What’s Next for Domestic Manufacturing?
As U.S. elections neared, discussions heated up, with trade deals and strengthening domestic manufacturing headlining prominent discussions for both Democrats and Republicans. After a contentious battle for president, domestic manufacturing remains at the top of a list of concerns for both parties. While uncertainty remains, U.S. manufacturers can look towards a cautiously bright, if somewhat different, future for 2017. A future that includes an increase in domestic talent to fill new jobs, increased investment with new trade partners, and new products to replace previously off-shored production.
The National Institute for Metalworking skills (NIMS) will work with the U.S. Department of Labor to develop new apprenticeship programs to meet the need for domestic manufacturing and fill the forecasted 2 million manufacturing jobs currently projected as vacant in the next decade. The $500,000 initiative will support new and broadening apprenticeship programs across a variety of industries and businesses. This builds on a $175 million public-private partnership grant initiative established 2015 to meet the need for mechatronics, industrial maintenance and engineering positions. (companies interesting in expanding or starting apprenticeship programs with NIMS should visit mfgapprenticeship.com)
While textile mills, packaging companies, parts manufacturers, and other American businesses sent jobs overseas, many foreign enterprises are now looking at the U.S. for business opportunities and skilled labor. Samsung plans to expand operations in Austin, adding $1 billion to an already record-breaking $3.5 billion mobile chip manufacturing plant. This builds on an effort to ramp up production and product quality, replacing previously faulty and reputation-damaging smartphones that were recently recalled. Neighboring South Korean and Japanese giants Honda, Hyundai and Kia have already opened plants in Lincoln, AL, Montgomery, AL and West Point, GA, respectively.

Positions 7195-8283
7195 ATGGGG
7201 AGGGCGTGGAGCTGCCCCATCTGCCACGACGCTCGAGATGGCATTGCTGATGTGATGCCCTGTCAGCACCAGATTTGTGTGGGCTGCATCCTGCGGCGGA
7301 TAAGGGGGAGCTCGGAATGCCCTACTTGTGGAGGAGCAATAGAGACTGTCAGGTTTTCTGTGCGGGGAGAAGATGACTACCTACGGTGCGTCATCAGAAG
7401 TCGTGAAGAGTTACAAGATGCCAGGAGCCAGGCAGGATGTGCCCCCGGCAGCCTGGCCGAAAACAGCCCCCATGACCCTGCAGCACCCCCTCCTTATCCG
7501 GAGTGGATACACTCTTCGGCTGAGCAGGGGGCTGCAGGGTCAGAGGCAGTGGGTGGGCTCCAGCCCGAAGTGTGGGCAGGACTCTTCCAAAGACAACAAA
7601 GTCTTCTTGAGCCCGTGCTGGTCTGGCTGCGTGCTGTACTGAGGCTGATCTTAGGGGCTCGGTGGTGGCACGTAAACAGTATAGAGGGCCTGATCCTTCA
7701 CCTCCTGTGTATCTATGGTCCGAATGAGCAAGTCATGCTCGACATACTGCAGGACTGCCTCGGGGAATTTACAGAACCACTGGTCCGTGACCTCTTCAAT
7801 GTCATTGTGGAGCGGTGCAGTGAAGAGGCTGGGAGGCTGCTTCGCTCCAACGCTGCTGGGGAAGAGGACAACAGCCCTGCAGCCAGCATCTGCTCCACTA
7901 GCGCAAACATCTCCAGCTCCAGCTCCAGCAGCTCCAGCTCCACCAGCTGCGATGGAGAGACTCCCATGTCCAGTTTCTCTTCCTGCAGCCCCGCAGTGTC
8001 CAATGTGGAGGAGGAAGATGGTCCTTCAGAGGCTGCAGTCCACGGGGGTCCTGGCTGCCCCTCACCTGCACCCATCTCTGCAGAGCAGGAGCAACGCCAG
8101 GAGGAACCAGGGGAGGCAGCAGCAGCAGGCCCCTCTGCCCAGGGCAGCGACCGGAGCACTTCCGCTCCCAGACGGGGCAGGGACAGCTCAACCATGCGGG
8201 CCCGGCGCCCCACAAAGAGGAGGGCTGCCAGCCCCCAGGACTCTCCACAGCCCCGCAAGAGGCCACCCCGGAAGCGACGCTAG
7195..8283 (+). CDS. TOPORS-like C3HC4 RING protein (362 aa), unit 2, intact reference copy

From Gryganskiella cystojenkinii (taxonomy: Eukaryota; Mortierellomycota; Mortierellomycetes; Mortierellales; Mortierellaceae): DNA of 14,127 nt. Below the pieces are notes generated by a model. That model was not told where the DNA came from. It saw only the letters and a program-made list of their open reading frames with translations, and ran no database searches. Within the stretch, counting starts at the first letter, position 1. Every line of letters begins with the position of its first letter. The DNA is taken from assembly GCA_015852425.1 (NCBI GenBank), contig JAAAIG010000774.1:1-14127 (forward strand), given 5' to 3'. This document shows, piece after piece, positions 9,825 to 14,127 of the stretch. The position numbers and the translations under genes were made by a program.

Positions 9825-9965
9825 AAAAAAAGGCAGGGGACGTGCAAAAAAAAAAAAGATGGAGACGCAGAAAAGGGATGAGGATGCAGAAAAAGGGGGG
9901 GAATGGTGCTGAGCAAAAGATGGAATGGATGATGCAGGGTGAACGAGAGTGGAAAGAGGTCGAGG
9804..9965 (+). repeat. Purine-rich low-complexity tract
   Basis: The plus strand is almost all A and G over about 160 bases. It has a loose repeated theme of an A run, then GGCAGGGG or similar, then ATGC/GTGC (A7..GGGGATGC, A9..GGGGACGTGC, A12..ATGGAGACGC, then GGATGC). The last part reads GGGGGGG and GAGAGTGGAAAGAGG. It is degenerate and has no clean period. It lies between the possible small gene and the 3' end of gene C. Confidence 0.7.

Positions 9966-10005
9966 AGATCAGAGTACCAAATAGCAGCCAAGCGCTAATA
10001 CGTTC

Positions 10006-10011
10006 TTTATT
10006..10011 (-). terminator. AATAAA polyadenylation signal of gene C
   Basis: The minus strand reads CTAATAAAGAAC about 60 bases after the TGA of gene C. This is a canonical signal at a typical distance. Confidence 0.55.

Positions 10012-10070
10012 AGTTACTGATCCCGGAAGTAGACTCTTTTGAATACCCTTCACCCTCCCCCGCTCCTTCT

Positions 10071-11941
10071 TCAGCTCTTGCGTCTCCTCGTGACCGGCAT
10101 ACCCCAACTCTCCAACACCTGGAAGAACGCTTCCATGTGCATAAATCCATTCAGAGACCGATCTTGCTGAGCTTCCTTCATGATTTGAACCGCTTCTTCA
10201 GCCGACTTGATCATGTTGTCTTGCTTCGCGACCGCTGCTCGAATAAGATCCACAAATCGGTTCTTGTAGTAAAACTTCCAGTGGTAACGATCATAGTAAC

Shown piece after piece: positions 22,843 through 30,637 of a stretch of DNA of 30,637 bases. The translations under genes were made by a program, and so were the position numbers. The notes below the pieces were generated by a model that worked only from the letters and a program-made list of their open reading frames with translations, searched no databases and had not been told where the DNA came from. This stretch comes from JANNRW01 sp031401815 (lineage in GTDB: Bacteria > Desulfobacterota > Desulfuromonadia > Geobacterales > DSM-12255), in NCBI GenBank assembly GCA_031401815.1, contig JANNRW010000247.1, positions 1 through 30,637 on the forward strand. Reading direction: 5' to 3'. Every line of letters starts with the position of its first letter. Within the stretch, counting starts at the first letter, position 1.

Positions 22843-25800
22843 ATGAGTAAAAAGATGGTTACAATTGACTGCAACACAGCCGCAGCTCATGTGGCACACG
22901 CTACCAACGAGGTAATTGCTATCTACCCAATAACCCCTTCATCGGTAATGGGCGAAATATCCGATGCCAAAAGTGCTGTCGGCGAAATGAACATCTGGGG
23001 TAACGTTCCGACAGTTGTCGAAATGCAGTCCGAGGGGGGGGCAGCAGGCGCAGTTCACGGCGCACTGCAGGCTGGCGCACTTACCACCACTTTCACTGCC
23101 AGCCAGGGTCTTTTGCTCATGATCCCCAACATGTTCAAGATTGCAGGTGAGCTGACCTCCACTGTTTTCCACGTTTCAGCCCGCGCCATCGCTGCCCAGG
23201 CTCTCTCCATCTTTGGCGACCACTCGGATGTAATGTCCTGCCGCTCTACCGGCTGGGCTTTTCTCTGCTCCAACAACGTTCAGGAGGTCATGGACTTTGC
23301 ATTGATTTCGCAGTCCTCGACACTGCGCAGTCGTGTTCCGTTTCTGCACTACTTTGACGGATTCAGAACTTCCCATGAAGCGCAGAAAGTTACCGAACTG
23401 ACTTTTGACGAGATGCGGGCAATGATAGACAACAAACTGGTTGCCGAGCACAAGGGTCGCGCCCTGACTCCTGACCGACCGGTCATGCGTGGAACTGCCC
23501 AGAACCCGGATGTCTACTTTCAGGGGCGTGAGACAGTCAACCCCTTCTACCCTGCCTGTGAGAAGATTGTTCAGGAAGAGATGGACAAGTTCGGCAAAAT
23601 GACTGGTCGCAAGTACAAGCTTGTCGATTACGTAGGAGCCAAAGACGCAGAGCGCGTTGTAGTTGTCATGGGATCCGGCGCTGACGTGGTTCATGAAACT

New Domestic Business
New tech businesses not traditionally known to the domestic manufacturing market are entering the ring, while traditional U.S. manufactures, like automakers, are changing what they produce. Silicon Valley’s SolarCity Corp. recently opened offices in Pittsburgh, joining two other operations already in Norristown and Lancaster, PA. To support the alternative-energy operation now serving western Pennsylvania, SolarCity Corp. is opening a 1.2 million square-foot solar panel production facility in Buffalo, NY. A redirect in automotive demand also brings hope for recently laid-off workers at GM truck and SUV factories, adding $790 million to a plant building high-efficiency engines in Spring Hill, TN.